Agent: Marchand deal 'no sure thing' before camp

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Agent: Marchand deal 'no sure thing' before camp

By Joe Haggerty
CSNNE.com Bruins InsiderFollow @hackswithhaggs
So whats the hold-up with the Brad Marchand contract negotiations anyway?

Its become the biggest and really the only question mark of the summer for the Bruins with so many pieces locked into place on the Stanley Cup winning roster. Normally the Bs front office is excellent at taking care of lingering contracts early in the process, but Marchands status has remained unresolved through the entire summer.

Marchand was a rookie revelation for the Bruins with 21 goals during the regular season along with a key role as agitator that had really been missing from the roster makeup in the past. The 23-year-old Marchand then exploded in the Stanley Cup playoffs for a franchise record 11 goals (and 19 points) during 25 postseason games including some very big performances for the 5-foot-8 Nova Scotia native against the Canucks in the Cup Finals.

Its no exaggeration to say Marchands bargaining profile grew exponentially in the playoffs.

But the pesky winger is still a restricted free agent with the Bruins able to match any offer sheets Marchand could potentially receive on the open market. That hasnt really materialized for Marchand and agent Wade Arnott since the player hit restricted free agency on July 1, but there is also no deal close to being in place between the Bruins and their diminutive cult hero.

Nothing to report, indicated Bruins GM Peter Chiarelli when asked about the negotiations.

Arnott could potentially summon bad vibes for Bruins fans given he was the exact same agent that helped broker Phil Kessels escape to Toronto as a restricted free agent two years ago.

But Marchand has consistently affirmed that he wants to remain in Black and Gold, and that he loves the city of Boston. There also doesnt appear to be a smitten suitor the same way the ArnottKessel teamhad Brian Burke and the Toronto Maple Leafs two years ago.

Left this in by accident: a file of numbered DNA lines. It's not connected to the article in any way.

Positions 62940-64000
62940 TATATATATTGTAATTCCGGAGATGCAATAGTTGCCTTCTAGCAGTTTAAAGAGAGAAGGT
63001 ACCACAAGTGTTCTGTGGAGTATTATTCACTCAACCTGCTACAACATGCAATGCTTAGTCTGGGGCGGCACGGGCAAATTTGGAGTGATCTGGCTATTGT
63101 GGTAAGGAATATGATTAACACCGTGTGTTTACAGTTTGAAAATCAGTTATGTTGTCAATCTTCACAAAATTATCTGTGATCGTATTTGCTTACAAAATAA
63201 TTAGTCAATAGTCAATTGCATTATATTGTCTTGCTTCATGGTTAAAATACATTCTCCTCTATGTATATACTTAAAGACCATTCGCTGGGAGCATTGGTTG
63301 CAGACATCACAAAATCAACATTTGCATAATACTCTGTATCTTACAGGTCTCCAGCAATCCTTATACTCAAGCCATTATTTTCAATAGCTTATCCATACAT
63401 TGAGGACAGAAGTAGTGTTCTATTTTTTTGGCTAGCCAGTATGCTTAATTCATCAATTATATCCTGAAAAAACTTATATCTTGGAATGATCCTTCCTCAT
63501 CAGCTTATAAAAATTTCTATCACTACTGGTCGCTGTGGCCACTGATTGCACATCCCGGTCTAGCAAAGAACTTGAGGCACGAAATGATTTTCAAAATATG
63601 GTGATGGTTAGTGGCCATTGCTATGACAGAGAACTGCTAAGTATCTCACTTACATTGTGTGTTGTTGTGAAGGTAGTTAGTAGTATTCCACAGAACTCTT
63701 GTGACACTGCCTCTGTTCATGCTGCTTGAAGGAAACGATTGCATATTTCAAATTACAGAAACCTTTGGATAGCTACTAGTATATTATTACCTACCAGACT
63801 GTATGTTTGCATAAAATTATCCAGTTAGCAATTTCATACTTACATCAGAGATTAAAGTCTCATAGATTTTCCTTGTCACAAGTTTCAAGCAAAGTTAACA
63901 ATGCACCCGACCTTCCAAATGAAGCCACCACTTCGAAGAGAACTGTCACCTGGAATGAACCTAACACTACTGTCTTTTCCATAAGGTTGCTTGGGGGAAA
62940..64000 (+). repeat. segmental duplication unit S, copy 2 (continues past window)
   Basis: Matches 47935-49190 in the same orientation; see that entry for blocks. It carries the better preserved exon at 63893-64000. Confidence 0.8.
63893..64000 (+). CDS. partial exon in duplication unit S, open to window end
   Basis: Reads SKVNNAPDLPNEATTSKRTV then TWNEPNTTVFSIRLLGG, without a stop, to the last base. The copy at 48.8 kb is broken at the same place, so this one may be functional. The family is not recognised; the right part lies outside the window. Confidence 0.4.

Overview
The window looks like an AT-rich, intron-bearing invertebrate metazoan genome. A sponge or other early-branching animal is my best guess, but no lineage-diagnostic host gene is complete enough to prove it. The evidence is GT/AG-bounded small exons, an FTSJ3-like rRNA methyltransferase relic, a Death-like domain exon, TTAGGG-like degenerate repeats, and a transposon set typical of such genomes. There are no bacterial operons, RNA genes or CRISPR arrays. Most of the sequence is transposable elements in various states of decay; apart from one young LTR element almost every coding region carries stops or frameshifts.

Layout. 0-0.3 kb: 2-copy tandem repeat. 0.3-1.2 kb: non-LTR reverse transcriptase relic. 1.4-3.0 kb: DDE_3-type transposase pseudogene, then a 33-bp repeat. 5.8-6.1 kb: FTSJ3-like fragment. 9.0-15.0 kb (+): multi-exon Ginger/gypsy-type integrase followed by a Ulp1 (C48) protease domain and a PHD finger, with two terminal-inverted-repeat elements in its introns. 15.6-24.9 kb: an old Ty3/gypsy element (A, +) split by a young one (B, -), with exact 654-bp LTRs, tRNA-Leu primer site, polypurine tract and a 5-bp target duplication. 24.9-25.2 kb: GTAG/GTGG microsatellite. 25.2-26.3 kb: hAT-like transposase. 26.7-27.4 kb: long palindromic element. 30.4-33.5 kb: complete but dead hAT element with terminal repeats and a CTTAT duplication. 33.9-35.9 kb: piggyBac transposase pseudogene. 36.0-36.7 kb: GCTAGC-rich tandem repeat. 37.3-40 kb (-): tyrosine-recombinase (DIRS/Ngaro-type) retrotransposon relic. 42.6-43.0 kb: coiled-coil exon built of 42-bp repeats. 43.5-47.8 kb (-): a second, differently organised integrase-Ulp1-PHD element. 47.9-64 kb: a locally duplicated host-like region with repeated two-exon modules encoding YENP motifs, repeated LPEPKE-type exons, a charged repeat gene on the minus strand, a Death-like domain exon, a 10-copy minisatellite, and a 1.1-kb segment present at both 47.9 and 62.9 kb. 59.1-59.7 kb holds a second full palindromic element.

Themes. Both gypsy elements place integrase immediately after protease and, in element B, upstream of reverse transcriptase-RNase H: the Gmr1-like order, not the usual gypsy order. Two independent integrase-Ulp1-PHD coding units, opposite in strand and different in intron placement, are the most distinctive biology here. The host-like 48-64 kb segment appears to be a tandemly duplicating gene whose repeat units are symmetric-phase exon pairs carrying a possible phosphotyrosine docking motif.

Arnott confirmed to CSNNE.com that talks are still ongoing with the Bruins, but they dont sound any closer to getting a deal done despite training camp sitting less than a month away.

Discussions with the Bruins remain open and ongoing regarding Brad, but nothing is imminent, said Arnott.

It doesnt appear that there will be any grand announcement during Marchands Cup Day parade in Halifax at the end of August, either. In fact, Arnott had an interesting response when asked if he was optimistic a deal will get done before Bruins training camp begins in earnest on Sept. 16.

Im hopeful, but its no sure thing, said Arnott, casting the slightest shed of doubt that Marchands signing is an automatic.

It sounds like theres still a chasm between the player and the team when it comes to determining his contract value. Marchand is a difficult case because hes really a one-year wonder that flashed and surprised as a rookie in Boston.

He became a cult hero and a fan favorite, and he also took celebrating the Cup victory to a new level in the weeks following Bostons win.

Marchand is a key cog in the Bs skating on a line with Patrice Bergeron and either Rich Peverley or Tyler Seguin next season, and the BergeronMarchand duo was dynamite all last season.

Theres little doubt the Bruins would have fallen short of the Cup without Marchands services, and hes now part of team building blocks moving forward. But the NHL is all about consistency, and thats something Marchand hasnt shown just yet after tasting a whole lot of success at a very young age in a role where he needs to constantly play on the edge.